Warning had been made about state of collapsed Newtown chapel

Newtown town council had warned that a derelict chapel in the town could collapse.

The Bethel Chapel. Photo @Hughes Architects
The Bethel Chapel. Photo @Hughes Architects

The town's Mayor, Councillor Richard Williams, said concerns came true this week when the mid section of the roof of Bethel Chapel in New Road caved in.

Councillor Williams said: "I am saddened and disappointed by the collapse. Though it is privately owned, Bethel Chapel has been a historic landmark feature of our town for over 124 years.

"Through our Place Plan work, the Town Council has been pressing Powys County Council to take action from the point of view of conservation of historic building and street scene, and for public safety.

"The Town Council recently discussed Powys County Council’s response to our concerns at this month’s meeting of the Council’s Economy and Environment Committee, where Councillors expressed further concerns at the potential to collapse and cause damage to surrounding properties. Unfortunately, this collapse has come true.

"I have no doubt that the Town Council will continue its efforts to persuade Powys County Council to take the appropriate action."

Newtown Town Council contacted the owner in 2019, along with owners of other empty properties, asking what plans there were for the building. But it never received a reply.

Powys County Council said following the collapse that it was seeking talks with the owner over the future of the property.

Conservation Architect Doug Hughes, said the architectural heritage of communities throughout Mid Wales and Shropshire was slowly being eroded as more older buildings fall into decay.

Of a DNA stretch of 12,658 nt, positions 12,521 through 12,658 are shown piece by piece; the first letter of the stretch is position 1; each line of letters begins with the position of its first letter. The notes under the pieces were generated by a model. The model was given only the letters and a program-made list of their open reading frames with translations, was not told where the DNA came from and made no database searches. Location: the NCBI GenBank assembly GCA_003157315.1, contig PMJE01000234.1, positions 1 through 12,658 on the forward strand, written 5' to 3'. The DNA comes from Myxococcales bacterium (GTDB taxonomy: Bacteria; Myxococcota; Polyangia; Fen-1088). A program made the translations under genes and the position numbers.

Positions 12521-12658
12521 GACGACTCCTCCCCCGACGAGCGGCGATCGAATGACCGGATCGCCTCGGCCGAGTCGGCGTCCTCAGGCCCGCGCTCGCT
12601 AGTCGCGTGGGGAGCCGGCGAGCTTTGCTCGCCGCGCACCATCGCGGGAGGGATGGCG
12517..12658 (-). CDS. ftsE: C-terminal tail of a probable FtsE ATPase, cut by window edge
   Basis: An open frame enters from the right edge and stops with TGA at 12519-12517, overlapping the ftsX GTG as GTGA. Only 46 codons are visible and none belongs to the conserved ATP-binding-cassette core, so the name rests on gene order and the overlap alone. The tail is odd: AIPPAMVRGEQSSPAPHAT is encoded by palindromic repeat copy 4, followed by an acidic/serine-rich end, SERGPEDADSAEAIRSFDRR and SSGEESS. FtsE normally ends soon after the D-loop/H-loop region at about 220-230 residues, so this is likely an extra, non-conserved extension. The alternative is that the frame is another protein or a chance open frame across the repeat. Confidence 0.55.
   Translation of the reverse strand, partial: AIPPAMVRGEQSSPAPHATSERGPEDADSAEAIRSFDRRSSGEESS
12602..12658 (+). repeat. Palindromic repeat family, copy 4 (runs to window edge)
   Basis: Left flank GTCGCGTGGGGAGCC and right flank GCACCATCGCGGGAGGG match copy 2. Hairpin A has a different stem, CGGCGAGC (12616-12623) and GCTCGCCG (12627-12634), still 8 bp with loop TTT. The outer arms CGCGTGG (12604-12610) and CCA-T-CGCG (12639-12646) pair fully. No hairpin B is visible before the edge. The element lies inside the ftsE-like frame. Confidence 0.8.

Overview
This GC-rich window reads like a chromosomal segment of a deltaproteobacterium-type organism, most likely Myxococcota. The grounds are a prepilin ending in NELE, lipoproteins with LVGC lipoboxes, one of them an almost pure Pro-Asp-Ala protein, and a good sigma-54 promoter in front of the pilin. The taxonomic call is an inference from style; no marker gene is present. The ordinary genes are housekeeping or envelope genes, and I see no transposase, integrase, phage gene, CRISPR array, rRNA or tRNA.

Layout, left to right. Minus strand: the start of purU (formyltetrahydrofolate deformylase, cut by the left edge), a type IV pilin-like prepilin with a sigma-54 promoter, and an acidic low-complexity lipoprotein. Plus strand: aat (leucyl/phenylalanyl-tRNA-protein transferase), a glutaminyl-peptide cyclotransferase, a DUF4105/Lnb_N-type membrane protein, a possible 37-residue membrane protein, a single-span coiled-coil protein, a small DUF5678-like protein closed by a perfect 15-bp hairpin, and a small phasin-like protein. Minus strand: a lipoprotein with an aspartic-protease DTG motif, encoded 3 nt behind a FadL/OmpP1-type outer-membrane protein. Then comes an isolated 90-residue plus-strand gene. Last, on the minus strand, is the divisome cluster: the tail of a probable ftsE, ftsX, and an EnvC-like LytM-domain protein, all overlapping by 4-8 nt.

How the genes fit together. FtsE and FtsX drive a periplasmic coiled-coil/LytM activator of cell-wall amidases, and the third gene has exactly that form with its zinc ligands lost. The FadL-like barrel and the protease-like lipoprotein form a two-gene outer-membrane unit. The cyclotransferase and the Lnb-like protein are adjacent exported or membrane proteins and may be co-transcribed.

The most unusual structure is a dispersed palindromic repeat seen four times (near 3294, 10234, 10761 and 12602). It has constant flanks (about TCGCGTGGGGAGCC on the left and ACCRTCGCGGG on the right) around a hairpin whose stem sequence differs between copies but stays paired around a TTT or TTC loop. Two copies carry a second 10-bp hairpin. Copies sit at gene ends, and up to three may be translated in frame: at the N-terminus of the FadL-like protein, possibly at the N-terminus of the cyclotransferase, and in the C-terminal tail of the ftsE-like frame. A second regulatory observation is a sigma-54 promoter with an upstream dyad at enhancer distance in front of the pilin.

Mr Hughes said the collapse of Bethel Chapel’s roof was a stark reminder of the state of many abandoned older buildings throughout the region.

“We’re facing many historic and older buildings in the heart of our communities falling into a dangerous state and decaying. Bethel Chapel brings the issue to the fore where we have a well-known structure along a key road slowly falling apart in front of our eyes, to the extent that the main roof has now totally collapsed, said Mr Hughes of Mid Wales-based planning and building design practice, Hughes Architects.

"There are similar buildings around Mid Wales in similar conditions, either because they have been abandoned or neglected. In some cases, the owners simply don’t have the money to invest in them.

“Most of these buildings are an important part of our heritage, whether former churches, stone barns, houses or even industrial buildings. Just because they are no longer being used for their original purpose does not mean they cannot be converted for alternative uses such as residential or commercial accommodation.”

Emergency services close the road outside the chapel. Photo: Paul Williams H18-PDW Photography

Mr Hughes said he believed a formal register should be set up of any historic or architecturally important structures that might be in danger of neglect or collapse.

“Planning regulations are already there to protect certain buildings. We have a Listed building system in place where properties of architectural, heritage or social importance are registered through CADW or Historic England. Only certain works, renovations or remodelling can take place on such buildings depending on whether they’re Grade I or Grade II* or Grade II Listed.

“Unfortunately, some buildings like Bethel Chapel fall between the gaps and then into disrepair.”

He said former churches and chapels could be easily converted or refurbished for domestic or commercial use. Conservation Architects have the necessary knowledge and skills to work on such projects with the local authorities, CADW and Historic England.

He said: “It’s not just town centre structures where we’re seeing buildings decay. There are many buildings, such as barns and former homes in the countryside that are disappearing. These too are important in our architectural history, landscape, and townscapes.

“We need to act fast on many of these buildings to save them, by bringing them back into use for whatever viable purpose we can.”

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